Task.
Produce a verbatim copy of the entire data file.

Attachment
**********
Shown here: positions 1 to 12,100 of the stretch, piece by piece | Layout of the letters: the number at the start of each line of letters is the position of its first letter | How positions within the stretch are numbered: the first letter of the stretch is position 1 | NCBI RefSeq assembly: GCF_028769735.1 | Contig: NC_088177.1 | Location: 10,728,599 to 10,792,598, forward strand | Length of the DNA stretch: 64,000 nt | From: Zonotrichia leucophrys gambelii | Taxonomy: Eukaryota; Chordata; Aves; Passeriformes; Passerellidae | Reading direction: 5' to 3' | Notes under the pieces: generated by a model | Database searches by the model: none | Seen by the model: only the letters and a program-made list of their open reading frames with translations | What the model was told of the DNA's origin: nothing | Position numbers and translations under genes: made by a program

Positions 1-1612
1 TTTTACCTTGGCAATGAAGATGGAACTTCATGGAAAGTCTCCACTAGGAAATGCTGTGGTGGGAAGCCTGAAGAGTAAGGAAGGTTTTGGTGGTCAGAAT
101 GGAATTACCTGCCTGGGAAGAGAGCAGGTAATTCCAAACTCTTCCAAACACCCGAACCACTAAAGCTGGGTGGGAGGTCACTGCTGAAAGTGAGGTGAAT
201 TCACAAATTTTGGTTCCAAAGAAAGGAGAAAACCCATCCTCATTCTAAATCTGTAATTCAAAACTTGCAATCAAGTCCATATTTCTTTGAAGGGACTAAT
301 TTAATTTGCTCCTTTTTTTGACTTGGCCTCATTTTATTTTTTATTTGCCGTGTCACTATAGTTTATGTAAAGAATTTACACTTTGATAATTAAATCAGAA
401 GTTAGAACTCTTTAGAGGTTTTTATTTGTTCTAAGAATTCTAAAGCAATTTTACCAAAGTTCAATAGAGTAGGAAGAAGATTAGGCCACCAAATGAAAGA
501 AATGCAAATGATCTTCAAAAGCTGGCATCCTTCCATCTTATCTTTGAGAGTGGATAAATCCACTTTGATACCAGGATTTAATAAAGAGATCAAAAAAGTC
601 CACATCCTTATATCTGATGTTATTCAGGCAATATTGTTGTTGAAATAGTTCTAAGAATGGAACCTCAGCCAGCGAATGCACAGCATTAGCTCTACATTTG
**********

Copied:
Shown here: positions 1 to 12,100 of the stretch, piece by piece | Layout of the letters: the number at the start of each line of letters is the position of its first letter | How positions within the stretch are numbered: the first letter of the stretch is position 1 | NCBI RefSeq assembly: GCF_028769735.1 | Contig: NC_088177.1 | Location: 10,728,599 to 10,792,598, forward strand | Length of the DNA stretch: 64,000 nt | From: Zonotrichia leucophrys gambelii | Taxonomy: Eukaryota; Chordata; Aves; Passeriformes; Passerellidae | Reading direction: 5' to 3' | Notes under the pieces: generated by a model | Database searches by the model: none | Seen by the model: only the letters and a program-made list of their open reading frames with translations | What the model was told of the DNA's origin: nothing | Position numbers and translations under genes: made by a program

Positions 1-1612
1 TTTTACCTTGGCAATGAAGATGGAACTTCATGGAAAGTCTCCACTAGGAAATGCTGTGGTGGGAAGCCTGAAGAGTAAGGAAGGTTTTGGTGGTCAGAAT
101 GGAATTACCTGCCTGGGAAGAGAGCAGGTAATTCCAAACTCTTCCAAACACCCGAACCACTAAAGCTGGGTGGGAGGTCACTGCTGAAAGTGAGGTGAAT
201 TCACAAATTTTGGTTCCAAAGAAAGGAGAAAACCCATCCTCATTCTAAATCTGTAATTCAAAACTTGCAATCAAGTCCATATTTCTTTGAAGGGACTAAT
301 TTAATTTGCTCCTTTTTTTGACTTGGCCTCATTTTATTTTTTATTTGCCGTGTCACTATAGTTTATGTAAAGAATTTACACTTTGATAATTAAATCAGAA
401 GTTAGAACTCTTTAGAGGTTTTTATTTGTTCTAAGAATTCTAAAGCAATTTTACCAAAGTTCAATAGAGTAGGAAGAAGATTAGGCCACCAAATGAAAGA
501 AATGCAAATGATCTTCAAAAGCTGGCATCCTTCCATCTTATCTTTGAGAGTGGATAAATCCACTTTGATACCAGGATTTAATAAAGAGATCAAAAAAGTC
601 CACATCCTTATATCTGATGTTATTCAGGCAATATTGTTGTTGAAATAGTTCTAAGAATGGAACCTCAGCCAGCGAATGCACAGCATTAGCTCTACATTTG